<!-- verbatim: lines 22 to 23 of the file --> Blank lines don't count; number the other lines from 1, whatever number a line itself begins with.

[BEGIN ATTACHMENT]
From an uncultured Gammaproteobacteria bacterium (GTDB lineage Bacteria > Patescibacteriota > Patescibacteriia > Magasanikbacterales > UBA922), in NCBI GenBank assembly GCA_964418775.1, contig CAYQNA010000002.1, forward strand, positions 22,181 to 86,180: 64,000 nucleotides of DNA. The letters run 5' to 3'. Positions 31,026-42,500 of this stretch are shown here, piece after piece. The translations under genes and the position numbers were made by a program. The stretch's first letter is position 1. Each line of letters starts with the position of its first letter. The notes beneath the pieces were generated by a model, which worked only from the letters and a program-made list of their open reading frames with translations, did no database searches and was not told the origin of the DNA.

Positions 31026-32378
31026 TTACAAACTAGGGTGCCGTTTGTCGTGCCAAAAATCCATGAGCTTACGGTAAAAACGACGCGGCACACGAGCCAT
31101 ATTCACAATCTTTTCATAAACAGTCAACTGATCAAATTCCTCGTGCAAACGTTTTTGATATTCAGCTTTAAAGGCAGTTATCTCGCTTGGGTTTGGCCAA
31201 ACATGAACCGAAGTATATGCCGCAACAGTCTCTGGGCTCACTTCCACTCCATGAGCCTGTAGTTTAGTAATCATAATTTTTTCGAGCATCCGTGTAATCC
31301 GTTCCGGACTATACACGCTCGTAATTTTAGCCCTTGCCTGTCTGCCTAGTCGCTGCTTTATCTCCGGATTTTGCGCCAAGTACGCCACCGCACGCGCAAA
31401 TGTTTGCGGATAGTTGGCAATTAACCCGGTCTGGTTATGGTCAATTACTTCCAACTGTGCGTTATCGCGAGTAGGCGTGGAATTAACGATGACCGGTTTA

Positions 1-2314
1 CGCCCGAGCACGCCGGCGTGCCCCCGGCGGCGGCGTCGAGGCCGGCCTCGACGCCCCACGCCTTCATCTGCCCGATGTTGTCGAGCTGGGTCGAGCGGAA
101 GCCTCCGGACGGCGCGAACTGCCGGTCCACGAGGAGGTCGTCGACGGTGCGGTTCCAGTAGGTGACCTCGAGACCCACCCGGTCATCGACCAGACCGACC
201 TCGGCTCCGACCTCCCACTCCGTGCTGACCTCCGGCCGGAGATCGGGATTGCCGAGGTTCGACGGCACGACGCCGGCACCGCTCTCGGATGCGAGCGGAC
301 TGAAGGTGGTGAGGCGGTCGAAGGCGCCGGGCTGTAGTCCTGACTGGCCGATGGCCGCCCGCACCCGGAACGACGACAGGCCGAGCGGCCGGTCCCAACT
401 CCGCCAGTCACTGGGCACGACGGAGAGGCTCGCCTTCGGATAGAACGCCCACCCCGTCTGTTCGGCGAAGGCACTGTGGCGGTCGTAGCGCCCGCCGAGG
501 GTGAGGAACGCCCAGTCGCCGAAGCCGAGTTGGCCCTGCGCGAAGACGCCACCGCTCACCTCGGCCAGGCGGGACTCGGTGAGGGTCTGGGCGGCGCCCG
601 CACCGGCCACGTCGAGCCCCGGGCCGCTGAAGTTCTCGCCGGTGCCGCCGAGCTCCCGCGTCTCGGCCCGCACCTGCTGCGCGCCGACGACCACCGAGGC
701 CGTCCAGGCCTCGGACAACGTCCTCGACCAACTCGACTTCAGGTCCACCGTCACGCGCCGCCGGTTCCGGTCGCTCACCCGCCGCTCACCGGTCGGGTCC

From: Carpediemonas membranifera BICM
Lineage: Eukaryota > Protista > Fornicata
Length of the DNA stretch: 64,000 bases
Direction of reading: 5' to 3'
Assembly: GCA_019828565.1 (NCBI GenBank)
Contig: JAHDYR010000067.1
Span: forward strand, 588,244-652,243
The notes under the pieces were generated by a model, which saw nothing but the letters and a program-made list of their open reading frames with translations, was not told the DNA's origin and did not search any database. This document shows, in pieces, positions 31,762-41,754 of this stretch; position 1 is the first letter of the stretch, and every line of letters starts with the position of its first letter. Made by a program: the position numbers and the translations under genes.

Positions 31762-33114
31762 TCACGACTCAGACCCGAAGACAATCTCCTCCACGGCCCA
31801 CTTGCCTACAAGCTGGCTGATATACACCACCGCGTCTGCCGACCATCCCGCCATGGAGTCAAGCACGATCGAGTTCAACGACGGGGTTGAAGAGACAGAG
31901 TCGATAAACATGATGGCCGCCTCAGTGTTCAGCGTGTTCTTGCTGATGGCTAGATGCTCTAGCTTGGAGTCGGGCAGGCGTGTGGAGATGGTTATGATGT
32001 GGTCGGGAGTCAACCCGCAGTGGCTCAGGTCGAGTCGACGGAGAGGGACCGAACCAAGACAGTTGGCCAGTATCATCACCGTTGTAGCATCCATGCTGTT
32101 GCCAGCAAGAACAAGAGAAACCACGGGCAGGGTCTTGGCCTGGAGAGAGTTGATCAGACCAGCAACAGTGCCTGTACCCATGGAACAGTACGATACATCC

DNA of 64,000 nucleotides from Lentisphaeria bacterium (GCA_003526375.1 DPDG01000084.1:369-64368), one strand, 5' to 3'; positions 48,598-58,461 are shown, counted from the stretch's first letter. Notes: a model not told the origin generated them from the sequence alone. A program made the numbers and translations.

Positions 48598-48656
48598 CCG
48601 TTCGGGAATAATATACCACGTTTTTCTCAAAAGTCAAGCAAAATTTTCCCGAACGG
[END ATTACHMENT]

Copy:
Contig: JAHDYR010000067.1
Span: forward strand, 588,244-652,243